Letters: Debating the death penalty

Re “Death penalty in Boston?,” Editorial, Feb. 2

Thank you for your clear rationale declaiming the death penalty even for such a horrid crime as targeting innocent runners and spectators at the Boston Marathon. Vengeance is clearly no good reason for taking anyone’s life.

The death penalty is, as you so aptly point out, not only barbaric but immoral. As a Catholic, it is against the principle that I respect life from birth to death. Other stringent methods to punish a person exist and are more effective, such as life without parole.

As a lawyer myself, I cringe at the thought of pursuing a death sentence for alleged bomber Dzhokhar Tsarnaev. To continue to support punishment by death puts us on the same level as countries with some of the least enlightened judicial systems.


Annette Debs

Los Angeles

As you speak of the mayhem and mindless acts alleged to have been committed by Tsarnaev that blew away the limbs and lives of too many innocent and unsuspecting citizens at the Boston Marathon, you also whine about the cruelty of the death penalty.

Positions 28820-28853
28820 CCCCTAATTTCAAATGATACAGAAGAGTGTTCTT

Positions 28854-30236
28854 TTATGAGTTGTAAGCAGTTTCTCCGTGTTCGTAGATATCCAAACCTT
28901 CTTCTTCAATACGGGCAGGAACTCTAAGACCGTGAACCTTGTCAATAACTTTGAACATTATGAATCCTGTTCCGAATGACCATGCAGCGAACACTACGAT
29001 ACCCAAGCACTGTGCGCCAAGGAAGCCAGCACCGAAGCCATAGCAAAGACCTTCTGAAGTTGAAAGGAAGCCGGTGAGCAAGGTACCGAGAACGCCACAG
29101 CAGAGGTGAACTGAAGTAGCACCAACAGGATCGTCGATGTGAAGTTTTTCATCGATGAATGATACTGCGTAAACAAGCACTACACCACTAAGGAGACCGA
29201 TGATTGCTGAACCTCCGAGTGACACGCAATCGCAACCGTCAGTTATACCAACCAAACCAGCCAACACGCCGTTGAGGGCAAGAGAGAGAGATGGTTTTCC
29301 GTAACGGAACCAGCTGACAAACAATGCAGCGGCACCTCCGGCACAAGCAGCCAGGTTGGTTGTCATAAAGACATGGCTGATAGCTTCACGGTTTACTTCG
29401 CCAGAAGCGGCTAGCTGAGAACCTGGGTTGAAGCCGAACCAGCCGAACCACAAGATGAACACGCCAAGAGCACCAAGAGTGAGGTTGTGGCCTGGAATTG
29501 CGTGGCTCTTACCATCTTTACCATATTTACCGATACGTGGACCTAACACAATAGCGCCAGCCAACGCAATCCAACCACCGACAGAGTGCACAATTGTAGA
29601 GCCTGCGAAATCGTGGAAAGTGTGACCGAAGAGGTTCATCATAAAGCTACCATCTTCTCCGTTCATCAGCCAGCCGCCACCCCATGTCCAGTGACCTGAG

I can be fair, compassionate, humane and loving. I am not a monster. The very thought of this individual having been given citizenship in our country is an insult. The method of lethal injection that would be applied on Tsarnaev is merciful in comparison to what he is accused of doing.


This is about justice, not revenge.

You speak of the cost of capital punishment. But the important issue is to bring closure to the victims who are suffering.

Raul Tinajero

Hacienda Heights


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